It was on one of the latter, in late 1993, that the engine developed a problem, which led Colin to take the car to Biviano (who had made Colin aware of it when it was for sale), for a rebuild. Biviano had a newer 1.5 engine in stock, which came from a C1960s 403 project with only 50,000 miles on the odometer, compared to the 123,000 miles on Colin’s engine. So, on Biviano’s suggestion, the fresher engine was fitted and the original retained for spares.
Since then, the 403 has really stretched its legs, including an around-Tasmania trip with the Western District Historic Vehicle Club in 1997 and a club run up to Batemans Bay a few years later, with around 14,000 miles travelled since the engine replacement.
Colin chuckles again recalling the Tasmania trip, where snowy road conditions in the state’s east saw other cars in the group slipping and sliding, with kangaroos bouncing across the road compounding the danger, but the Peugeot remained sure-footed.
While other cars – and other Peugeots – have come and gone from Colin’s collection, the 403 has remained for more than three decades. He’s only selling it due to difficulties with driving a manual car.
When asked what he loves about his 403, Colin immediately identifies its superb roadholding. Also, despite its age and four-cylinder engine, Colin says it can keep up with modern traffic. The 1.5 four in the 403 is easily capable of cruising at 100km/h on the highways, which the overdrive makes even easier. Colin adds that the car is quite economical, too.
Colin also points to the roominess of the interior. It may be cramped by some standards, but Colin’s come from Simca, Austin and smaller Peugeots, so it’s all relative!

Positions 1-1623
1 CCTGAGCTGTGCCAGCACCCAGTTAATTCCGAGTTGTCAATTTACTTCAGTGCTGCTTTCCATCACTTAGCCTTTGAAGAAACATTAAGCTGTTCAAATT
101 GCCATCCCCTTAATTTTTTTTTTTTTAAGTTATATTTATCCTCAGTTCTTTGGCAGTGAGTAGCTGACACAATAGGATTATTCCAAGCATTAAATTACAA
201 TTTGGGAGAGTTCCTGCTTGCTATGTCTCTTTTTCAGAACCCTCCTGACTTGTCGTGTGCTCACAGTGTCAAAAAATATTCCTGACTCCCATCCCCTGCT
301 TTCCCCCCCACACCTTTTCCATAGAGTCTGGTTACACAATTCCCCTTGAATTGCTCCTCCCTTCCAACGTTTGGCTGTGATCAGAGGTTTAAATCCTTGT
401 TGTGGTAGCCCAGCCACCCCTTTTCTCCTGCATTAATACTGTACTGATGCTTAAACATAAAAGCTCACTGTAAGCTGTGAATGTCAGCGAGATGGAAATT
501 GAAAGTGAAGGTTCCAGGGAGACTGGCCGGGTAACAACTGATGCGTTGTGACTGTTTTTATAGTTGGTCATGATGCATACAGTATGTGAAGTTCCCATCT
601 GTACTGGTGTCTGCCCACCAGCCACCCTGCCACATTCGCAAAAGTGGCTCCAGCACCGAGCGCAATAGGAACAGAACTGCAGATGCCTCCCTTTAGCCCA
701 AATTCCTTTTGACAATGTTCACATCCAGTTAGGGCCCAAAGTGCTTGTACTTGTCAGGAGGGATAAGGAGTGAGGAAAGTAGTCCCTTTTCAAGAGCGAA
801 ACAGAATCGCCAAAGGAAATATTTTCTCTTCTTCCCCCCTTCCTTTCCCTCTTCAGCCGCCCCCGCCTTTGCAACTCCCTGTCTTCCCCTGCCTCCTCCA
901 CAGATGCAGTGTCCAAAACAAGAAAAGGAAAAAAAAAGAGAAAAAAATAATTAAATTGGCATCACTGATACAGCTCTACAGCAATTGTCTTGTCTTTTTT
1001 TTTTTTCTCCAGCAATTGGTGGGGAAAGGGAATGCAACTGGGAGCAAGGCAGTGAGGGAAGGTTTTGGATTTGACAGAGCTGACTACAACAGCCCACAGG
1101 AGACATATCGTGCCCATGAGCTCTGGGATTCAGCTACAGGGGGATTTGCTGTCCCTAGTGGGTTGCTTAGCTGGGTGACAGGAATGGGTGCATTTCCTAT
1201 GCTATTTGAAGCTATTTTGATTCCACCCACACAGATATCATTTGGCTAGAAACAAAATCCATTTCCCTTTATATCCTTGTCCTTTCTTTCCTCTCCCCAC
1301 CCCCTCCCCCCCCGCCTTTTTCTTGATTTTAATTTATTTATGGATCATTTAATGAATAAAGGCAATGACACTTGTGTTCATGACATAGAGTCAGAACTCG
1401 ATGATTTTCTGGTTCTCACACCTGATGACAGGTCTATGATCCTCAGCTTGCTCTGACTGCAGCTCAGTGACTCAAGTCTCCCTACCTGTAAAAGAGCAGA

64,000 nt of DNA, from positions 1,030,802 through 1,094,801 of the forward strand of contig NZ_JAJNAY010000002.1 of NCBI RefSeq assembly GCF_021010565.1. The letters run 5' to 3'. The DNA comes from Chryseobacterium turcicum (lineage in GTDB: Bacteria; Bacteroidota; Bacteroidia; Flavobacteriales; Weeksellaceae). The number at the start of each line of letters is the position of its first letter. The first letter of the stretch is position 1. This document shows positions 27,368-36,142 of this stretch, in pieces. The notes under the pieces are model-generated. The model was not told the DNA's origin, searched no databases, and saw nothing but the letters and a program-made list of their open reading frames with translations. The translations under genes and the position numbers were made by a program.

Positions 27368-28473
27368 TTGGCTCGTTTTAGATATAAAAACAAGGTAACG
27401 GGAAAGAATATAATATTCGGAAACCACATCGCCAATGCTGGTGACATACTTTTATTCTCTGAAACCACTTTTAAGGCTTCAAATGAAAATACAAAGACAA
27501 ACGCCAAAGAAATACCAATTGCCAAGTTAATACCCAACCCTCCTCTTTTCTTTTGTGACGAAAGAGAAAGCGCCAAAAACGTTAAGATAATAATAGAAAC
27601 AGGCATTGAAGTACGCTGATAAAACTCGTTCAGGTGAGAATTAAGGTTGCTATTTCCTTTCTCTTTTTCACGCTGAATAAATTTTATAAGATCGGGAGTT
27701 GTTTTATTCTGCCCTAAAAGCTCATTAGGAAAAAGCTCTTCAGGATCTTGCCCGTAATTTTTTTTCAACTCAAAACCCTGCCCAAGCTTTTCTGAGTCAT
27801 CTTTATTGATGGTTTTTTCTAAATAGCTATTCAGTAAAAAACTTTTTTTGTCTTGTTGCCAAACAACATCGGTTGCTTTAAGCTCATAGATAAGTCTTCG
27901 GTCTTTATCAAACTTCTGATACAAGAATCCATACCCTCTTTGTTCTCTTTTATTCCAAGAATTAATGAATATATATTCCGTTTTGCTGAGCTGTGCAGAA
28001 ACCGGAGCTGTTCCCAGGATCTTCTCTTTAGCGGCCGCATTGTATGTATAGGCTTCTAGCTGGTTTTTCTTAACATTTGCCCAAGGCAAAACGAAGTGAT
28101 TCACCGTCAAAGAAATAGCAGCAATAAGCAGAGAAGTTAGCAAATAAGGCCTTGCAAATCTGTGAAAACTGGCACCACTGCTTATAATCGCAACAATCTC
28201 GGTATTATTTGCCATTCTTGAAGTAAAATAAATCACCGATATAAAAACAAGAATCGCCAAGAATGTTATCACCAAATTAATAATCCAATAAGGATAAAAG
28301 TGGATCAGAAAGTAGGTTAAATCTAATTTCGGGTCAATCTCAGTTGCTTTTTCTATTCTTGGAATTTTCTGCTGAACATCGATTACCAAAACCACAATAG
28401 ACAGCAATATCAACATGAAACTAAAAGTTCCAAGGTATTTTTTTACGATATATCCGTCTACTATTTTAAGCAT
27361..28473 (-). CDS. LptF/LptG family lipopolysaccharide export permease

Goodbye 403, but not Peugeot
While Colin is reluctantly letting go of this 403, he doesn’t plan on farewelling Peugeots entirely. Funds from the sale will be put into a newer Peugeot, ideally a 406 automatic.
Having owned so many Peugeots, Colin knows what he’d be in for with a 406 and is looking forward to it.
Hopefully, Colin finds that ideal 406 auto and enjoys more years of Peugeot motoring in the future.
While this 1956 Peugeot 403 is believed to be the oldest surviving example in Victoria, it’s also regarded as the best.
The ’80s resto has held up well, with subsequent maintenance keeping it in good running condition, including a new clutch, gearbox top end and brakes.
New owners will need to acquaint themselves with Peugeot quirks, like the fuel pump that needs priming when cold, but in most other respects, the 403 is no different mechanically from other late-1950s classics.
The car’s original four-cylinder engine and some related spares are included in the sale, along with its original Victorian registration plates – GOJ-483. Asking price has recently been reduced, too.